TIFF FILM REVIEW: Tom Hanks in ‘Cloud Atlas’

By Ray Bennett

TORONTO – It’s big and bold and sometimes a bit silly but the film that Lana and Andy Wachowski and Tom Tykwer have made of David Mitchell’s ambitious novel “Cloud Atlas” is seldom less than gripping.

The six stories from the novel that spans time and space and attempts to link the passage of the human spirit are painted on a huge scale with scenes ancient, modern and from the future. Characters are drawn and re-drawn as several actors play multiple roles in different eras to underscore the unique connection that human beings can have to one another.

This can be a distraction as familiar physiognomies become recognisable despite some pretty impressive makeup designs. Oh, look, it’s Hugh Grant! That’s Halle Berry again! That’s never Tom Hanks. Oh, yes it is, and with an Oirish accent to boot.

Reincarnation is a premise central to the novel and the writer-directors stay faithful to it as stories are half-remembered and re-told in future generations. The tale begins and ends with an old man named Zachry (Hanks) who tells stories to his family’s children in a place far, far away. A key chunk of the film shows how Zachry got to post-apocalyptic safe harbour thanks to a resourceful alien named Meronym (Berry, pictured with Hanks).

Elswhere, Hanks plays a doctor on a 19th century merchant sailboat traveling from New Zealand along with a young businessman (Jim Sturgess) who has fallen ill. The young man saves a black slave (David Gyasi) who has stowed away on the vessel and incurs the wrath of the captain (Jim Broadbent).

Broadbent shows up again as publisher Jim Cavendish in the 2000s as his brother contrives to have him incarcerated in a rest-home that’s more like a prison. With some fellow inmates, Cavendish conspires to break out.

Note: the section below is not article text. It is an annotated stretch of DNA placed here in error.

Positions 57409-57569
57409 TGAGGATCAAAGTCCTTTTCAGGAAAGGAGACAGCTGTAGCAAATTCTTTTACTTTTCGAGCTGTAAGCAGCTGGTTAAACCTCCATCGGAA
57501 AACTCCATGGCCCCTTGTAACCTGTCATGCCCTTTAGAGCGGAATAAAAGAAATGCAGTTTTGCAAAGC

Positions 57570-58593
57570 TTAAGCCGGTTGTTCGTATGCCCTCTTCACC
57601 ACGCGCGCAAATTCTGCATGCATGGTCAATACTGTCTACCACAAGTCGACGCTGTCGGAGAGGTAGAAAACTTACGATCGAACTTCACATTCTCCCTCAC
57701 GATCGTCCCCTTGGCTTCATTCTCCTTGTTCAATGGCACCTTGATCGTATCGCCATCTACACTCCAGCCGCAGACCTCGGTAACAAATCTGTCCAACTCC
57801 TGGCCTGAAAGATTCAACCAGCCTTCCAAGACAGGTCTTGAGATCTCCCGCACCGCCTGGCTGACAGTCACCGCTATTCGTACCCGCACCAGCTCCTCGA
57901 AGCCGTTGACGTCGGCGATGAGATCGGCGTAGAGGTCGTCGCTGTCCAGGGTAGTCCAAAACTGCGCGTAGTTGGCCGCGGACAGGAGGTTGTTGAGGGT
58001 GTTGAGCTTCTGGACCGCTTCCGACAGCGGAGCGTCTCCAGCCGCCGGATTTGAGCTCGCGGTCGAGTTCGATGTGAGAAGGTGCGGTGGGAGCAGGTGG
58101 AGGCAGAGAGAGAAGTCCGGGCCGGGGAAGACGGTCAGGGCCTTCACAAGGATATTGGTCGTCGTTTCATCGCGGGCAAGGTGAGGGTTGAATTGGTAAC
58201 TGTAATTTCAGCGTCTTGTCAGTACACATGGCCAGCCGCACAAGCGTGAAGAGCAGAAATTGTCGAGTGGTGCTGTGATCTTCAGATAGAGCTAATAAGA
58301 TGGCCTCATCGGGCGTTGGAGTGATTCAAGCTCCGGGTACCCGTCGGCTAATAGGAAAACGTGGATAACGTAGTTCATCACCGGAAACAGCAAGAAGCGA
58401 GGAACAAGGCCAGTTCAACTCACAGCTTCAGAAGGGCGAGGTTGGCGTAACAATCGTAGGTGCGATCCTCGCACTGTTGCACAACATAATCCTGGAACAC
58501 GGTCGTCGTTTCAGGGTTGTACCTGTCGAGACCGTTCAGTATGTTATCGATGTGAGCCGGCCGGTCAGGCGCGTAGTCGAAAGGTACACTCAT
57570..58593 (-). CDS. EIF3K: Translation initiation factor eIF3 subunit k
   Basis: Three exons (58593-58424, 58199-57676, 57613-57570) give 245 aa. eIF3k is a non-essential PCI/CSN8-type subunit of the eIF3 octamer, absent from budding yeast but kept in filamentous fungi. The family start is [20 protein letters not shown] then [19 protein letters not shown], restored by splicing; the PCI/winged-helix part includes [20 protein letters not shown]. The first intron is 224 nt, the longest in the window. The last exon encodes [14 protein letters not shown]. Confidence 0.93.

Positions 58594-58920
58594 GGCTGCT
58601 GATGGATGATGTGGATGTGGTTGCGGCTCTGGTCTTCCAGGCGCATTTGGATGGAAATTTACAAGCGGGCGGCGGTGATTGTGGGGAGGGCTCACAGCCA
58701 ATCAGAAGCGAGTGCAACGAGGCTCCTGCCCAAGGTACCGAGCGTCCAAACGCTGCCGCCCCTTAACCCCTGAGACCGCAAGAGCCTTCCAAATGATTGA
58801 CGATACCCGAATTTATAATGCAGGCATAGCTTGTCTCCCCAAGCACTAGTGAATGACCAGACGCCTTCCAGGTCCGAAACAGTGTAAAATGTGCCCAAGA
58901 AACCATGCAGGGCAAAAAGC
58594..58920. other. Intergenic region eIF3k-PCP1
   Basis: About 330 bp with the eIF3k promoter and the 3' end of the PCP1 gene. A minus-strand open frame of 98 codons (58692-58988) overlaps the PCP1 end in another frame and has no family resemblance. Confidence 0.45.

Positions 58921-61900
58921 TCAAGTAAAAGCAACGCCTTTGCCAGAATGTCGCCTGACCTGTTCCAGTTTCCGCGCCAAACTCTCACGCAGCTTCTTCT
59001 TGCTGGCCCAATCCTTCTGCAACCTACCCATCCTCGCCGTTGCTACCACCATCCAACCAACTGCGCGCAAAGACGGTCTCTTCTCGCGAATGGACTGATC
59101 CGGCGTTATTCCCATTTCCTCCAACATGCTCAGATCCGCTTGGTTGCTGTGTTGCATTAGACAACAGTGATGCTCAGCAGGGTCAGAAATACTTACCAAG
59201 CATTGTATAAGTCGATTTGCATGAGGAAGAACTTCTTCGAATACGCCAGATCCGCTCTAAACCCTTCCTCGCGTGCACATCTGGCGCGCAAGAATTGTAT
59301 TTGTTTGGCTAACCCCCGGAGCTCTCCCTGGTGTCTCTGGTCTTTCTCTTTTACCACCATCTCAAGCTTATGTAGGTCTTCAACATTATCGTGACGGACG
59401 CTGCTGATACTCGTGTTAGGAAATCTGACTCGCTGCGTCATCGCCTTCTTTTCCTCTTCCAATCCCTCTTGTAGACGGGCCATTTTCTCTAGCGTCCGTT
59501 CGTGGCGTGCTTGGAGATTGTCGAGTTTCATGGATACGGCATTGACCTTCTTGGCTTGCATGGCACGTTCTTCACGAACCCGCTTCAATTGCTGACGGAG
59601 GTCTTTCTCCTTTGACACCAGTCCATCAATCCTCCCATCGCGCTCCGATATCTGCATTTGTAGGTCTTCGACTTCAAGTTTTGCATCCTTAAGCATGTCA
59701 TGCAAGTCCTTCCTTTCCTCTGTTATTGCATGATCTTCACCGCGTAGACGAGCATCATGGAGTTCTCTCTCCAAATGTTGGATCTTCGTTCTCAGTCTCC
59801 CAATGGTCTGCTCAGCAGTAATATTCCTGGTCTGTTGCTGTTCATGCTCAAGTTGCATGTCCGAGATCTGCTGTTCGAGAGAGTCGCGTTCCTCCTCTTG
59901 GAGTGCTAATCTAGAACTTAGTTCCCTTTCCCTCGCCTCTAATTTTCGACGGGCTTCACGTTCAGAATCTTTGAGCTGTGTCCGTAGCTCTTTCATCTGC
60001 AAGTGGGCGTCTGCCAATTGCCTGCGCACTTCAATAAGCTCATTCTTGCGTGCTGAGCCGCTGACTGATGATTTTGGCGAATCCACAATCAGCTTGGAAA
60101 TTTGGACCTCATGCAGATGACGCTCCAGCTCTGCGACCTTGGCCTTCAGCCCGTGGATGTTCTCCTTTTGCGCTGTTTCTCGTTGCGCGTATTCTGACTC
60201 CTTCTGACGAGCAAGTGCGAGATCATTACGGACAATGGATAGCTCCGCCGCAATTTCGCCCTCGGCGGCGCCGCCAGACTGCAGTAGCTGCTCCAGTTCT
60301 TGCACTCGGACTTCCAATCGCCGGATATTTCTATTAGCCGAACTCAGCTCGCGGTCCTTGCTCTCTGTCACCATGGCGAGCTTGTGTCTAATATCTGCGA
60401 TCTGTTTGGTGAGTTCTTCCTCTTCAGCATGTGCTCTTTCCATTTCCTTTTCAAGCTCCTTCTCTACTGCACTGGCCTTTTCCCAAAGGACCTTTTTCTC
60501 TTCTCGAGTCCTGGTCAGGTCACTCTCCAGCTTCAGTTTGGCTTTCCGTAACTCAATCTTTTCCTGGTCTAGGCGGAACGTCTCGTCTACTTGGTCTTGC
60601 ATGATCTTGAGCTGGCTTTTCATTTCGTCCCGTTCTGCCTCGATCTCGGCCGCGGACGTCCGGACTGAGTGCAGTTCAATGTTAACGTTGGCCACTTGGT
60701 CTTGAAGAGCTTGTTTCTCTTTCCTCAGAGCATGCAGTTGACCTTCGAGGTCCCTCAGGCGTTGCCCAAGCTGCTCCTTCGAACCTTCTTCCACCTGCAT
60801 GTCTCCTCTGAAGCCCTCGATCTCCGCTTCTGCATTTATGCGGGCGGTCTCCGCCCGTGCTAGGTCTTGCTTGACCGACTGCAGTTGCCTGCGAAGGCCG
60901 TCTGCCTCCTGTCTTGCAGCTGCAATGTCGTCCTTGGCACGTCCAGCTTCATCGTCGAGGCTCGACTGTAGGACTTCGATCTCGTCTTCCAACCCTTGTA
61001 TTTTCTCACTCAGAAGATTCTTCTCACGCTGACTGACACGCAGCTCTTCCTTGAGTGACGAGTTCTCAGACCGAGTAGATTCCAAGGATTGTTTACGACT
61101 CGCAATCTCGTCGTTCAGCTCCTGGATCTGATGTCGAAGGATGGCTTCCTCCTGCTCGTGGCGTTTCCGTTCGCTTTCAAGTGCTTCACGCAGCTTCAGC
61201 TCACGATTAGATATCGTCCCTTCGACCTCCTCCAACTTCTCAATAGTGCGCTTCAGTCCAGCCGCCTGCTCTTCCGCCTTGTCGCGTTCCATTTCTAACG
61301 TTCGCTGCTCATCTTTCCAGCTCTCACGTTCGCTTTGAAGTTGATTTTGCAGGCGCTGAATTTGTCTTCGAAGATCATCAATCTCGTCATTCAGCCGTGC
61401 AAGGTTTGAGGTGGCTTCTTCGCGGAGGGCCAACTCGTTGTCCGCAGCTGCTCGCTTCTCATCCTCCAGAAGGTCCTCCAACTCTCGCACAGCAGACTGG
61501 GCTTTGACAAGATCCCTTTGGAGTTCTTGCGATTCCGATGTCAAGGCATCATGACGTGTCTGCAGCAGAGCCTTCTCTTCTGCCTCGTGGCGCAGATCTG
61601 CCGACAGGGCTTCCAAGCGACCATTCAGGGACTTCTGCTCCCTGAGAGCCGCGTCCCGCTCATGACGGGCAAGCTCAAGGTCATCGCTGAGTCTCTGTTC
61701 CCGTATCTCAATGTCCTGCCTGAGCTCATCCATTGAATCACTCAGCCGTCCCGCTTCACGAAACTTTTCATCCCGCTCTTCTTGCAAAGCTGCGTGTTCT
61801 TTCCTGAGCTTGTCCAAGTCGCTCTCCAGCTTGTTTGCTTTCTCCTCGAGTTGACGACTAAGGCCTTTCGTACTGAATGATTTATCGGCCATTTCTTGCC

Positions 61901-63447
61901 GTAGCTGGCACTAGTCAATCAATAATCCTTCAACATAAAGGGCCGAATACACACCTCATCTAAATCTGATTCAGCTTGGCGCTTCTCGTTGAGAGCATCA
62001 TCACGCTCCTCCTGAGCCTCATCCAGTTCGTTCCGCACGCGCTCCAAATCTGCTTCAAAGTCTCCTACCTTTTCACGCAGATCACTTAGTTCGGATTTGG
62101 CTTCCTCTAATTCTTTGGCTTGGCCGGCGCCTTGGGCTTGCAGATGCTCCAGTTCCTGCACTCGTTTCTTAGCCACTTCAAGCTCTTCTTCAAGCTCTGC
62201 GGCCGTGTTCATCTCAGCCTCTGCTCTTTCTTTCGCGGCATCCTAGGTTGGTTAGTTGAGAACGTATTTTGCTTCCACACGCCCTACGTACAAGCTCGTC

In the 1970s, thanks to the now older Sixsmith, a young reporter (Berry) stumbles across a conspiracy that involves big oil and nuclear power and a tycoon played by Hugh Grant. And in a tale that offers a traditional saviour story in the form of high-concept sci-fi. A Korean clone named Sonmi-451 (Boona Mae) attains martyrdom after a phenomenal warrior (Sturgess) tries to help her escape.

The arc is the story of a young composer named Robert Frobisher (Ben Whishaw) who strives to write a complex piece titled “Cloud Atlas” (written by Tykwer and regular collaborators Johnny Kimek and Reinhold Heil), mirrored by the six stories.

The film goes in and out of the tales so that Frobisher is seen first in a dalliance with close friend Sixsmith (James D’Arcy) and then working for an aging composer (Jim Broadbent) who tries to steal his work.

The Wachowski siblings reportedly directed the 19th century and sci-fi episodes while Tykwer directed the other three, although they all worked together on the script. The Wachowskis showed with “The Matrix” franchise that they know how to spin fantastical tales with great energy and imagination while Tykwer’s gift for past-paced and epic filmmaking showed in “Run, Lola Run” and “Perfume”.

You don’t need to buy into the starry-eyed philosophy in order to enjoy the story-telling and once past the makeup the acting is top notch. Hanks plays both good and evil to great effect; Berry gets her career back on track with an assured performance; Whishaw is set to have a career as long and distinguished as Broadbent’s; and Sturgess shows that while he can certainly do earnest, he also can handle furious action with the best.

Opens: UK: Feb. 23 (Warner Bros. Intl. / US: Oct. 26 (Warner Bros.) Cast: Tom Hanks, Halle Berry, Jim Broadbent, Hugo Weaving, Jim Sturgess, Doona Bae, Ben Whishaw, Keith David, Hugh Grant, Susan Sarandon; Directors: Lana Wachowski, Tom Tykwer, Andy Wachowski; Screenwriters: Lana Wachowski, Tom Tykwer, Andy Wachowski, based on the novel by David Mitchell; Producers: Lana Wachowski, Tom Tykwer, Andy Wachowski, Grant Hill, Stefan Arndt; Executive producers: Philip Lee, Uwe Schott, Wilson Qiu; Directors of photography: John Toll, Frank Griebe; Production designers: Uli Hanisch, Hugh Bateup; Music: Reinhold Heil, Johnny Klimek, Tom Tykwer; Costume designers: Kym Barrett, Pierre-Yves Gayraud; Editors: Alexander Berner, Claus Wehlisch; Visual effects supervisor: Dan Glass; Production: Cloud Atlas X-Filme, Creative Pool, Anarchos, in association with A Company and Ard Degeto; 171 mins. Rated: UK: TBA / US: R

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